One can argue that the license burdens are passed to the user/consumer with open source tools and IP, but I'd argue that as a toolmaker one has a responsibility to create tools with practical licenses for the derivative products and encourage the users of them to support compliance.

  • @RichardL: Of course, I was talking technical requirements if you sit down and make this work. But yes, absolutely, agreed; I'm using the term open source to describe a galaxy rather than specific planets, and this stuff does indeed matter.

    Any work that's based on something like Pd or SuperCollider will be bound by its license first. SC has the GPL; Pd is under its own BSD-style license.

    This is pretty far afield from Max 5 and Max for Live. But to look broadly at the practical issues involved, to me this really is about whether you are built atop a project that is broadly portable or is not.

    Portability won't be an issue for everyone, or on every project, but it's worth saying.

  • gbsr

    salamanderanagram is just spot on. for example one of the most requested features for live is a midi lfo and now the disussion goes "do it with m4l". its great because now ableton doesnt need to focus on it and can just sit and reel in the cash they dont deserve. people are considering how to hack live so that they can get proper automation curves, another feature that has been requested for nearly 2 years straight (also one of hte most requested ones). whats even worse: max for live is unstable, and it is very poorly integrated and it does indeed feels like a hack. not to mention the fact that live isnt even stable yet and people are having big troubles with it, everything from constant crashes to things such as the looper still not wokring, which was one of the biggest selling points of live 8 together with the sahre function (which btw still is in beta, although it suddenly stopped working and noone knows why, not even ableton themselfes O.o). we are paying ableton to beta test their products.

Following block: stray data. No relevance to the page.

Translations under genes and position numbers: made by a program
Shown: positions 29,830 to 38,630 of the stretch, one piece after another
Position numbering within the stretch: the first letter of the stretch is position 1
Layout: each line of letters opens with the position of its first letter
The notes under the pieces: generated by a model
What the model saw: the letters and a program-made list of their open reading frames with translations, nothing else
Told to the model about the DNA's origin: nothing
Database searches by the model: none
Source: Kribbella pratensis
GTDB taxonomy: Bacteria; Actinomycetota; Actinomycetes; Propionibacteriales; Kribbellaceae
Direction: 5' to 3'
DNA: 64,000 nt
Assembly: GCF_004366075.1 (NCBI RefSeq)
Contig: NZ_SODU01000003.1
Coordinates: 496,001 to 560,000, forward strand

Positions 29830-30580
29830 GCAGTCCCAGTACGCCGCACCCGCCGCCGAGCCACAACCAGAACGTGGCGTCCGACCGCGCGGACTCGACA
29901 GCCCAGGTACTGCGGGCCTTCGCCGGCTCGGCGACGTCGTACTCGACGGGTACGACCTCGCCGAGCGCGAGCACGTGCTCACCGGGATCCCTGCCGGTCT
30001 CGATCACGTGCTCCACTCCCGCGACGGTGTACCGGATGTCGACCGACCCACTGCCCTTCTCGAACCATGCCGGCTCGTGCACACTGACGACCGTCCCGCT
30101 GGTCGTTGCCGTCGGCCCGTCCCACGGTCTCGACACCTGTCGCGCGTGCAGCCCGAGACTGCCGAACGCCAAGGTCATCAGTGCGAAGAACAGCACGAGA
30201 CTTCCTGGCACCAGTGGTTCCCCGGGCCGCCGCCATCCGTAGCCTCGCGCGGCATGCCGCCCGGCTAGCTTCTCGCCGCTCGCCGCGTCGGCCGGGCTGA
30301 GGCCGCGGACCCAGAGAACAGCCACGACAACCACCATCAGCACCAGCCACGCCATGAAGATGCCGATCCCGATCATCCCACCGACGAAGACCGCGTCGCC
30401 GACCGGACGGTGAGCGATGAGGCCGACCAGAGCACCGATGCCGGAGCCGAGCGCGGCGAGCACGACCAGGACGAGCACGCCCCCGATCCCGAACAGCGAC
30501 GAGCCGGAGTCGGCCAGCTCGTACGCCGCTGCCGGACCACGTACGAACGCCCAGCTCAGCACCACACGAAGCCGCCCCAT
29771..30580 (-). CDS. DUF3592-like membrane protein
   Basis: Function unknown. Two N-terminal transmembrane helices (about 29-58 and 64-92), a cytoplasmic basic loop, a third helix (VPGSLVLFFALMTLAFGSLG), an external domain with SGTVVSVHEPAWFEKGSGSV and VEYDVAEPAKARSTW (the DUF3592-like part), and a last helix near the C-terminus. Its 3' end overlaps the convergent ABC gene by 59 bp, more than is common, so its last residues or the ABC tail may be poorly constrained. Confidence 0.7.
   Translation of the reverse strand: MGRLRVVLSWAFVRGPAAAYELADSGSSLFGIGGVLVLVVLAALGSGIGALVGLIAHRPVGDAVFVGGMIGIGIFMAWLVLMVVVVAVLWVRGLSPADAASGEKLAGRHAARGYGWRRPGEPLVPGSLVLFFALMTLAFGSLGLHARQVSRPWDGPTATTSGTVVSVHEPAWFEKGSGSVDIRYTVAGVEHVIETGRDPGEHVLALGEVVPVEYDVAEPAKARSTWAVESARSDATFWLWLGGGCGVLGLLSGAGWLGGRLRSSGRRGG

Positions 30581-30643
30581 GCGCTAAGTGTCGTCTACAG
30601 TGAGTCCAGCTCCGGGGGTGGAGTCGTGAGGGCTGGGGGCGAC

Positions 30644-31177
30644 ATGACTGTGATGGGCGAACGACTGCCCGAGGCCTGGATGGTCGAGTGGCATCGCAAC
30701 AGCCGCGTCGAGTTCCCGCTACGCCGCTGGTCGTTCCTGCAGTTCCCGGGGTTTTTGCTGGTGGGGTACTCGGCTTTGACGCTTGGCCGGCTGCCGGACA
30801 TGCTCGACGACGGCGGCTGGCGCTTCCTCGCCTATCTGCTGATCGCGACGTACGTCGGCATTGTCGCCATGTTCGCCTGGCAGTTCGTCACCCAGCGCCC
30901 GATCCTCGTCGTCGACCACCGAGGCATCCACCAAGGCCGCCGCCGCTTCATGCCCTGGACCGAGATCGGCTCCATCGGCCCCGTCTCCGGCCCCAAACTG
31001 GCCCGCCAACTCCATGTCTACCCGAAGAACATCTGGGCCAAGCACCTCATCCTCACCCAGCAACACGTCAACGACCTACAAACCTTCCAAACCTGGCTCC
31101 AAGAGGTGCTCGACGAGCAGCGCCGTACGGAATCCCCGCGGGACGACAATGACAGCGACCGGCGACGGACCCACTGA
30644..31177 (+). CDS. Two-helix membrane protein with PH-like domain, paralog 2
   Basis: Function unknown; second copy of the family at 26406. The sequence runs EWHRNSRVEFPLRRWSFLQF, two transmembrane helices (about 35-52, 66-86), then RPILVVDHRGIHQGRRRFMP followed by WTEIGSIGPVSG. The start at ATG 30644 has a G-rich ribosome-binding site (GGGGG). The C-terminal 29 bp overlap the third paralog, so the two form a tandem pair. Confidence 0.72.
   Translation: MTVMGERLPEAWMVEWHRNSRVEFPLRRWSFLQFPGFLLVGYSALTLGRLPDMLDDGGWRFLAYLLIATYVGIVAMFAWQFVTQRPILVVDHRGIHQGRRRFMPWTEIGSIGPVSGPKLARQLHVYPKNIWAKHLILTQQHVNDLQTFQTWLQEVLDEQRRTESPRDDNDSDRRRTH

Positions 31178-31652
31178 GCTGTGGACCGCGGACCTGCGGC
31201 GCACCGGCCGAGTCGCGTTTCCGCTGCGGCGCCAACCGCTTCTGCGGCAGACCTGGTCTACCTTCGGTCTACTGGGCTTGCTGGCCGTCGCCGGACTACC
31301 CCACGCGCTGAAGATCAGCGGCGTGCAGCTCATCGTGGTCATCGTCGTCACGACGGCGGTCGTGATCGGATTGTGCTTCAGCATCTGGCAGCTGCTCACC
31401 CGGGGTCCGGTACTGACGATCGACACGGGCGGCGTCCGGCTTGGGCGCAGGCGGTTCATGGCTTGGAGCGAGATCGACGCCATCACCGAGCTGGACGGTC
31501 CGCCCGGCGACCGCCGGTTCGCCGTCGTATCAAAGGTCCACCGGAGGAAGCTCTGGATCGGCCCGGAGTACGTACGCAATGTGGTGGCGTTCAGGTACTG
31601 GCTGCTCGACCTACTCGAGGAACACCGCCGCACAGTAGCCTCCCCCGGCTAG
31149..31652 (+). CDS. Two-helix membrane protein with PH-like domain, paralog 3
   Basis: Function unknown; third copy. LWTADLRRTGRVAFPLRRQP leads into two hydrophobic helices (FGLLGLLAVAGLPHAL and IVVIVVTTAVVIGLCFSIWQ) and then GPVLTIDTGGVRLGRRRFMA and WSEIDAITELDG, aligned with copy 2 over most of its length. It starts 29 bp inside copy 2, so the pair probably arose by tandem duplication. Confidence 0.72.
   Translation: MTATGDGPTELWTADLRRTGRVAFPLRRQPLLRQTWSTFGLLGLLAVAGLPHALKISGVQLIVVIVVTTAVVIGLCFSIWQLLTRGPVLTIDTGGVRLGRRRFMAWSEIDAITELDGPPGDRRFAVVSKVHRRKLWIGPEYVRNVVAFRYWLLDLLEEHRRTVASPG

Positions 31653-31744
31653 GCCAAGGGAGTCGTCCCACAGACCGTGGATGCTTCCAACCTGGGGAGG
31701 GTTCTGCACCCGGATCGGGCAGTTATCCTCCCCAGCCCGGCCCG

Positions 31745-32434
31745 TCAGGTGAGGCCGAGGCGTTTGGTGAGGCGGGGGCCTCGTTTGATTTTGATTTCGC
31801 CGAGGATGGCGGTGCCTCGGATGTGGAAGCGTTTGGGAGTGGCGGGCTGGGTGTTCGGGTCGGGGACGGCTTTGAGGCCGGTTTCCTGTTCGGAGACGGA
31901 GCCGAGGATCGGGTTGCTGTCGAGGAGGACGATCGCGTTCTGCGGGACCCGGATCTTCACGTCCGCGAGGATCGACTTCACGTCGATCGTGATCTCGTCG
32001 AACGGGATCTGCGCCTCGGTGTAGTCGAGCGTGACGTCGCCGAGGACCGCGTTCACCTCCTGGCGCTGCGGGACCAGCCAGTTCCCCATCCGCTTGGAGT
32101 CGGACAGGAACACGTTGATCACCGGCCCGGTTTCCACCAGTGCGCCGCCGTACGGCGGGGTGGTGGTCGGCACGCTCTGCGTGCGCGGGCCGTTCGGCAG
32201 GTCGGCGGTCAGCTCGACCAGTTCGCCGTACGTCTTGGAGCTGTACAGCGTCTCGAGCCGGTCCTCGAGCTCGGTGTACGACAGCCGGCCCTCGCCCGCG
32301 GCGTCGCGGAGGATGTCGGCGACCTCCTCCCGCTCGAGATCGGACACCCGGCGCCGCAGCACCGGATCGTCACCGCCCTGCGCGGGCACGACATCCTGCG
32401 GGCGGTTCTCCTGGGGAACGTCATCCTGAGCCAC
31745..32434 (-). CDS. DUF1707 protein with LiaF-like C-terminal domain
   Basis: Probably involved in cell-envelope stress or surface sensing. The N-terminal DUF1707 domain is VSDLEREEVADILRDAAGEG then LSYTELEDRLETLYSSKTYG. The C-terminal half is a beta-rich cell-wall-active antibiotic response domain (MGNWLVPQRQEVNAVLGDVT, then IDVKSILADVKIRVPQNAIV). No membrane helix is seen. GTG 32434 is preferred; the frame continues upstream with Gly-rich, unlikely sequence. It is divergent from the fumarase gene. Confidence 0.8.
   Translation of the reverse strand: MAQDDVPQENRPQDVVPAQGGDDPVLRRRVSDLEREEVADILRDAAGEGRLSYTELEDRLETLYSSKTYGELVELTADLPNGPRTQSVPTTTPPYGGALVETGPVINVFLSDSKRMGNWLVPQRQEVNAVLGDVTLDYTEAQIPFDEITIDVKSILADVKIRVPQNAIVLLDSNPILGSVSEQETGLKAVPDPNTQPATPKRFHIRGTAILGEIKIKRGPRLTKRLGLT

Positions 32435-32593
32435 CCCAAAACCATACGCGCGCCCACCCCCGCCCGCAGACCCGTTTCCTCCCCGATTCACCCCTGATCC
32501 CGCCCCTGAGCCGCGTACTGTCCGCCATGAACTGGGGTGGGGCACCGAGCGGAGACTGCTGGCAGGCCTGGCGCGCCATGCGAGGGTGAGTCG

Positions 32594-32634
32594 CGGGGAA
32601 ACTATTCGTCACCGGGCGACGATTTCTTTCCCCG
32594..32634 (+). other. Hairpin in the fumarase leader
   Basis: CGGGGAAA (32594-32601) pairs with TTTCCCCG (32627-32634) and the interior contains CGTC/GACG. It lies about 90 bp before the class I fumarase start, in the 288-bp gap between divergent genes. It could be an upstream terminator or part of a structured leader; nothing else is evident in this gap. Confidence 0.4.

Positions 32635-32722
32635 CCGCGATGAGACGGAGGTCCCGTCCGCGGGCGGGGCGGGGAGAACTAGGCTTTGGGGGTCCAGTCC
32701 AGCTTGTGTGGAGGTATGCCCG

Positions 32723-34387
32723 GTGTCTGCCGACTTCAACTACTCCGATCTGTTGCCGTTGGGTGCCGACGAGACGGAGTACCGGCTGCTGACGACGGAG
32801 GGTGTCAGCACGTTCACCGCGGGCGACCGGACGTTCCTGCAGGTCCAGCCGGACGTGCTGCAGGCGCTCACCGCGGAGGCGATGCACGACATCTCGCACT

im fed up with ableton as a company and i am on the look out for any other daw that i can use instead of live. too bad i highly depend on the session view then. oh and trust me, i am not the only live user who is fed up.

  • wheel

    some very strange reactions on here

    Live is a remarkable DAW – it still has major weaknesses ( no half way decent automation curves, or quarter way decent crossfades being amonst them) but it also has a lot of major strengths and unique features.

    If it isn't right for you, fine, use something else … for those of us who find, despite the weaknesses, that it IS what they want to use for some or all of their work … there is now a new and unique set of possibilities available, that we can choose to add, or not.

    Is the implementation perfect ? undoubtedly not, but even as it is, the possibilities it opens up are so vast, and to many of us so damn interesting that for people to be complaining that they could / should not have gone with C74 and have done it from scratch seems just crazy.